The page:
With the added pain, Cree tried to keep his voice steady as he popped his head out. Seeing a small motor boat slowing to a stop along side him, he mustered his best smile.
Two Kind Fishermen
“Help?” Cree asked in a relatively calm voice.
Wordlessly, the bigger one of two fishermen offered Cree his hand, and helped him onto the small deck. Then, the other one handed him a nylon dock line to tie onto the kayak.
“Thank guys! I’m Staff Ser… Cree!” A very grateful, if waterlogged kayaker offered.
“Jimmy,” The smaller one said.
“I appreciate your help; this was supposed to be a rowing workout, more than a swim.”
The fishermen finally chuckled a little as they pulled up next to the dock. Then, instinctively, Cree tied off the boat and he began pulling his kayak out of the river. Jimmy jumped up and help haul it the rest of the way up.
At his point, Cree graciously thanked the two fishermen as they pulled away from the dock. Then, he began assessing the damage to his kayak. He quickly figured out that the plug hadn’t been secured properly from the outset, and could have come undone at literally any point.
Counting his blessings he laid the kayak on the grass next to the dock. Finally, Cree sat down to wait for Crystal to pick him up.
Things Done Well
- Strong swimmer, and wearing a swimsuit
- Floating Pelican case w/ phone & ID, dummy corded to kayak
- Staying calm, even when things went from wrong to worse
Things To Fix
- Wear a life vest in case the kayak capsizes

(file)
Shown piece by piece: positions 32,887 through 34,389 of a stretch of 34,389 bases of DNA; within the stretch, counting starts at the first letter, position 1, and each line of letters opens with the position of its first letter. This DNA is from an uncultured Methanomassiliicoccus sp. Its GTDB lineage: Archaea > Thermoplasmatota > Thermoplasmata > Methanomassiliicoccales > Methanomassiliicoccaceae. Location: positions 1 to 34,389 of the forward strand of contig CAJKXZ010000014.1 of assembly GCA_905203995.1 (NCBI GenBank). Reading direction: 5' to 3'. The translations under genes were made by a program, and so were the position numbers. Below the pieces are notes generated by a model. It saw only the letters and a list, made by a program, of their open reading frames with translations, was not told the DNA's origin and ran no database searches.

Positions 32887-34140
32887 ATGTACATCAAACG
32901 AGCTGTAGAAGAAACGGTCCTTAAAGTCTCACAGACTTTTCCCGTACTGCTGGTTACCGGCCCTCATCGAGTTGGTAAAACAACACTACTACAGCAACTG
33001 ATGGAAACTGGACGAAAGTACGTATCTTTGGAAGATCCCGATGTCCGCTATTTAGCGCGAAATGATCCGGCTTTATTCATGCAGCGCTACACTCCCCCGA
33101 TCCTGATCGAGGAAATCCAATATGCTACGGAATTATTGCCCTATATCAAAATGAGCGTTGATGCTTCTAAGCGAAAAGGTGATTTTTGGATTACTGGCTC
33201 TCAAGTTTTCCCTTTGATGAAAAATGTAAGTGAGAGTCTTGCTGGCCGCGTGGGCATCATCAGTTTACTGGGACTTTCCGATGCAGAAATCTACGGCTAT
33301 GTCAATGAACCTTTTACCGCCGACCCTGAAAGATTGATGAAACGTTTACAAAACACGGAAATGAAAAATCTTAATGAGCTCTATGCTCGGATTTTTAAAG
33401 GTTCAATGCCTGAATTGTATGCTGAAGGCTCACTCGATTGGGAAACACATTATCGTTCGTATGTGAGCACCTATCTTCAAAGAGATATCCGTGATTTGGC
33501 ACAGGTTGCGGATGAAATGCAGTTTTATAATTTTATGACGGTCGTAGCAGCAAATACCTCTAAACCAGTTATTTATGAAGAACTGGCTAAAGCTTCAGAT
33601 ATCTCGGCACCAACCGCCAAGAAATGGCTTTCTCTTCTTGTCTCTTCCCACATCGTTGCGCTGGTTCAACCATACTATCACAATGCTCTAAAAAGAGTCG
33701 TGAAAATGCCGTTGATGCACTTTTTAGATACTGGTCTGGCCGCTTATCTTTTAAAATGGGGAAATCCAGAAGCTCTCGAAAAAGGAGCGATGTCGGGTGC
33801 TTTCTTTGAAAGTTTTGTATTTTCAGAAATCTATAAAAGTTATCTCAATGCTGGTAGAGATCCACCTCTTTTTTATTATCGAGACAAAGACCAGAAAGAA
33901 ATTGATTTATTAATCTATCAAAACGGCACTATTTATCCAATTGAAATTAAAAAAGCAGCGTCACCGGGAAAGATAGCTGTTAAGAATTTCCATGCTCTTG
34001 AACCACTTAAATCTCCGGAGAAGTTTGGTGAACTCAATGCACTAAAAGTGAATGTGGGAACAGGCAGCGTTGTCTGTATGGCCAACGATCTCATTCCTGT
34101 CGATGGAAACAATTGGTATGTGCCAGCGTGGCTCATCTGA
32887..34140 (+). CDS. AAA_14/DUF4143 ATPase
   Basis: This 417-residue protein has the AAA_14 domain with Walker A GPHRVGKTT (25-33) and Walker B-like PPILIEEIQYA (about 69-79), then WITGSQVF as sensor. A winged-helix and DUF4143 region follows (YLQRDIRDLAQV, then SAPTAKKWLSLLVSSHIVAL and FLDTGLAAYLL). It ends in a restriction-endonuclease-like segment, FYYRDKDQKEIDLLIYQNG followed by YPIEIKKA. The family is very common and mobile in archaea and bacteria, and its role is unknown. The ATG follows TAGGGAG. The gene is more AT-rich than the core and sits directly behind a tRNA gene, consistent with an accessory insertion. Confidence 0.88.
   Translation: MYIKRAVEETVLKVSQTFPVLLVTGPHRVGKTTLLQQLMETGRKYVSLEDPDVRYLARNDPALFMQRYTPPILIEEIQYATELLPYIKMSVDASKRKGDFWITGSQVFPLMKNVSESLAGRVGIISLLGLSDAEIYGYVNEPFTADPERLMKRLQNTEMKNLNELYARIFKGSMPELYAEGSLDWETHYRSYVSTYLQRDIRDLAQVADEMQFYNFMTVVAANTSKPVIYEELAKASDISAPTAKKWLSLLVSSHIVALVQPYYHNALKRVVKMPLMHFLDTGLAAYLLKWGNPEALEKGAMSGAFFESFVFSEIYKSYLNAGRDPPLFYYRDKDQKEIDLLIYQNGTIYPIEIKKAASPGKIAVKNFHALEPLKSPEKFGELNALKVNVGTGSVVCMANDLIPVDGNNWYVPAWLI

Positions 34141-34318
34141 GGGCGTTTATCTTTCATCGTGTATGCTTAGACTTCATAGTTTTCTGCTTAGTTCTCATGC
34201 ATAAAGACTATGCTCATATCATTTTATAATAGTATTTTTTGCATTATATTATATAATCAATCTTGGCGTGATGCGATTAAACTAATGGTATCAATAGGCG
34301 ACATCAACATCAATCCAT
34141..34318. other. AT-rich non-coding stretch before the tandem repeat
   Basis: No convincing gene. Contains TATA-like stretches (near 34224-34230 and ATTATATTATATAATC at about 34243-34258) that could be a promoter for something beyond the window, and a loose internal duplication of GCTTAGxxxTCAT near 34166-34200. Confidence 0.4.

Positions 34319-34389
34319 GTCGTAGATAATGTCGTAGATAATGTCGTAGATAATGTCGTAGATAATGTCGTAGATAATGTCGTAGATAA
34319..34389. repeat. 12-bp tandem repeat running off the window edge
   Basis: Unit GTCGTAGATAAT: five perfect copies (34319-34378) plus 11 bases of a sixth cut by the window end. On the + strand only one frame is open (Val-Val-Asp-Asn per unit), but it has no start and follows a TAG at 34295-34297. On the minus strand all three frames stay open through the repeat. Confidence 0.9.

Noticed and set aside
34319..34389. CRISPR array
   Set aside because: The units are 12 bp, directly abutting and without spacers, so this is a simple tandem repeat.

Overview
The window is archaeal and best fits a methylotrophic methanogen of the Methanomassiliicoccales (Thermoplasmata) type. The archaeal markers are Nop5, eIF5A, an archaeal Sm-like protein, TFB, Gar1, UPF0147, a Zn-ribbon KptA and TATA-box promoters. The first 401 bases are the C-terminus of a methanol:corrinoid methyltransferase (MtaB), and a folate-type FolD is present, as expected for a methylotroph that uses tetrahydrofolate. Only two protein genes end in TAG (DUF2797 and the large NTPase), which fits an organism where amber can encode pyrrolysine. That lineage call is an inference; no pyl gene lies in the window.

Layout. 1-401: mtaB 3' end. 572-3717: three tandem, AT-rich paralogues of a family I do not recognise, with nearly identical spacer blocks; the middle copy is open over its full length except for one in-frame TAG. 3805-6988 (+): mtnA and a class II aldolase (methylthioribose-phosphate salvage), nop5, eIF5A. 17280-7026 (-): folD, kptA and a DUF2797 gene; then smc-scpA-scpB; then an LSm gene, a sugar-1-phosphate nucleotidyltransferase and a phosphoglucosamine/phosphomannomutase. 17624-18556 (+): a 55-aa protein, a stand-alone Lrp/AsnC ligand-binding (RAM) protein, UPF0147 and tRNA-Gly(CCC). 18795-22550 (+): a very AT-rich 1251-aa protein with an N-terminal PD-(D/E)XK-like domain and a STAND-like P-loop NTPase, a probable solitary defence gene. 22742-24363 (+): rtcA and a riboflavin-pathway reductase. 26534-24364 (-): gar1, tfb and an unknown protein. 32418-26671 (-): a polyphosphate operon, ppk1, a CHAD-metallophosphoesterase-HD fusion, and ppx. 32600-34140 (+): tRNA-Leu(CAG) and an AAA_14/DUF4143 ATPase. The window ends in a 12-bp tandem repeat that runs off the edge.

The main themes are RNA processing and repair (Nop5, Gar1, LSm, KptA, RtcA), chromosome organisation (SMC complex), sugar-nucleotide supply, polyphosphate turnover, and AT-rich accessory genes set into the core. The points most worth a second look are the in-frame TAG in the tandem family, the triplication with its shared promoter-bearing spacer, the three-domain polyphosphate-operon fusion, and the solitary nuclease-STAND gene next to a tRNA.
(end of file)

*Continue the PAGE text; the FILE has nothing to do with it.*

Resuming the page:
- Dummy cord the paddle to the kayak
- Check the kayak entirely, to include the drainage plug
- Remove shoes and place them in a waterproof sack, along with a towel
- Turn on my GPS tracker so Crystal knows where I am, and when I’m in trouble
Count Your Blessings
- First, the cool weather making the day not only pleasant, but devoid of the large reptilian predators that gave Alligator Gut its name
- Next, the plug literally popped at the most opportune time; with the fishermen setting out, and only a short swim from shore
- Finally, comfortable swimming temperature of the water; seriously, icy cold water makes it so hard to think, the warmer water temperature allowed me to keep a clear head
UPDATE: 22 June 2019; Crystal dropped me off at the exact same departure point, and I headed out on the exact same course to try and beat it. The river looked so peaceful and calm as I set out. Almost immediately though, I felt the current tow me right to the center of the river, and it took me a second to take control again.
Once I got everything going, I managed to get moving forward with a pretty good pace. Along the way I saw a few sparse jellyfish, a couple of pelicans, and even a bunch of jumping fish (not quite a school).
As I came around the bend at Slocum I saw a couple of figures on the shore. At first, I thought it might be Crystal, but it ended up being a father/daughter fishing team. The daughter was so cute, waving hello, and then telling her dad that she’d said hi to the canoe as it went past. Then, I saw our Honda through the trees, heading toward the bend.
Pulling into the dock felt almost anti-climatic. I stepped out, towed the kayak to the side, and waited for Crystal to see me.
All together, the venture took me 44 minutes (personal best), and I learned my lessons well from the first mishap.